After having hosted World Expo 1970 in Osaka, Japan organised a Horticultural Expo in the city in 1990. Recognised by the 99th General Assembly of the BIE on 4 June 1986, the Expo – the first of its kind in Asia – was opened by Crown Prince Naruhito on 1 April 1990.

Osaka City and the Japanese Government shared the objective of holding an international exhibition as part of a wider strategy to promote environmental issues and to triple the amount of green space in Japan. The selected theme - “The Harmonious Coexistence of Nature and Mankind” – reflected this objective and looked towards creating a more humanistic world for the 21st century.

Expo 1990 Osaka

The Expo site, which was located in Tsurumi Ryokuchi, around 8km east of the centre of Osaka, was developed on a former industrial site and waste dump that had been lying empty. Spanning 140 hectares, it was divided into three principal zones:

  • The Mountain Area, which made use of the area’s natural topography, featuring international and national gardens between its sloped and wooded valleys;
  • The Field Area, located in the centre of the site and featuring the ‘Sea of Life’ lake and the 90-metre Tower of Life;
  • The City Area, where most of the Japanese and corporate pavilions were located.

Spanning the Sea of Life and connecting the Field Area with the Mountain Area, the Flower Cabin Ropeway offered visitors a panorama of the whole Expo site. In the City Area, the elevated Waterride track was an alternative and entertaining way to appreciate views of the different pavilions and gardens.

From a horticultural perspective, a vast array of flowers were on display throughout the Expo site, and particularly in the Valley of Flowers and the Floracapade Circus. Other outdoor favourites included a Bonsai exhibit, a 3,800m2 rose garden featuring 450 varieties of the flower, and an Ōga Lotus garden. Among the indoor exhibits, Osaka City’s Sakuya Konohana Kan (Great Conservatory) showcased 15,000 plants from 8 different cultivation zones from across the world, while Osaka Prefecture’s Gingko Pavilion explored the relationship between nature and Osaka’s population since ancient times. The corporate pavilions in the City Area all touched on the Expo’s theme, using the latest technologies to illustrate photosynthesis, or taking visitors on a journey into a living plant cell.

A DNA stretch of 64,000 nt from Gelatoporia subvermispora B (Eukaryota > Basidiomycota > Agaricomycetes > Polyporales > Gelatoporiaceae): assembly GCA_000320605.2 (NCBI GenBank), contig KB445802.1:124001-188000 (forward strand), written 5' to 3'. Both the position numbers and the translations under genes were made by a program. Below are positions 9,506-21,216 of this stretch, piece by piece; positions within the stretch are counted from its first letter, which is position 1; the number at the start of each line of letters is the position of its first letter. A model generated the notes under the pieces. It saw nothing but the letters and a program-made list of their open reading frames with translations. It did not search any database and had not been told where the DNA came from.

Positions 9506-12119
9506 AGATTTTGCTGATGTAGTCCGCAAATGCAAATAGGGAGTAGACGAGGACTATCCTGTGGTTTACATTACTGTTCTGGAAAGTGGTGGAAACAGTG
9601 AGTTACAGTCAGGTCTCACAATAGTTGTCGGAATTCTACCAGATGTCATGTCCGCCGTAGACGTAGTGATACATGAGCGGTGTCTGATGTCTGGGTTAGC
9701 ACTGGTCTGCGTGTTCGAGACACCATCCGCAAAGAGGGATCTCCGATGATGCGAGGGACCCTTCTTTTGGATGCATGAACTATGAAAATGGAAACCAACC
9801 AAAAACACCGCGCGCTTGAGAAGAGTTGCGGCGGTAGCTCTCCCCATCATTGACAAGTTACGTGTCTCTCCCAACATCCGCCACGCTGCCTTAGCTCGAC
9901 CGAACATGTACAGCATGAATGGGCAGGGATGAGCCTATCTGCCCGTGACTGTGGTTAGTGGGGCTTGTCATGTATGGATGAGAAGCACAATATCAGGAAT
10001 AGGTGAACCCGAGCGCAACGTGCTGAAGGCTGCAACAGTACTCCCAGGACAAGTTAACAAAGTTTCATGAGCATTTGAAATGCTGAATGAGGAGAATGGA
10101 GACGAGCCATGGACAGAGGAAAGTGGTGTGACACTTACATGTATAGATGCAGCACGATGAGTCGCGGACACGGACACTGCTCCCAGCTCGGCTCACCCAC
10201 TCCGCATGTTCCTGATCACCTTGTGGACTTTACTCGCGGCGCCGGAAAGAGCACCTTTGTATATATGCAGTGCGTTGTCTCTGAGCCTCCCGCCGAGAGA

Daily entertainment was a key part of the Expo experience, including a parade through the site, as well as a popular Moses-inspired “parting” of the Sea of Life. Temporary events also drew large crowds, such as the Landscape Opera Gaia in May, and the Japan Day celebrations on 7 June.

Setting a new record for Horticultural Expos, a total of 83 countries participated in Expo 1990 Osaka, of which 44 designed their own national gardens. National day celebrations were held throughout the Expo, with several high-profile visitors including Princess Maha Chakri Sirindhorn of Thailand, Prime Minister Anibal Cavaco Silva of Portugal, and Prince Bernhard of the Netherlands.

After gathering 23 million visitors, the Expo site was transformed into a commemorative park, embodying the national commitment to increasing green spaces. The park offers a large recreational area for local residents while maintaining many of its horticultural features from the Expo, including blooming flowers all year round.

A foundation, the Expo ’90 Foundation, was also established to commemorate the memory of Expo 1990 and to promote its thematic legacy. In 2007, the BIE and the Expo’90 Foundation established the BIE-Cosmos Prize, given out at each World and Specialised Expo and rewarding grassroots projects linked to their respective themes.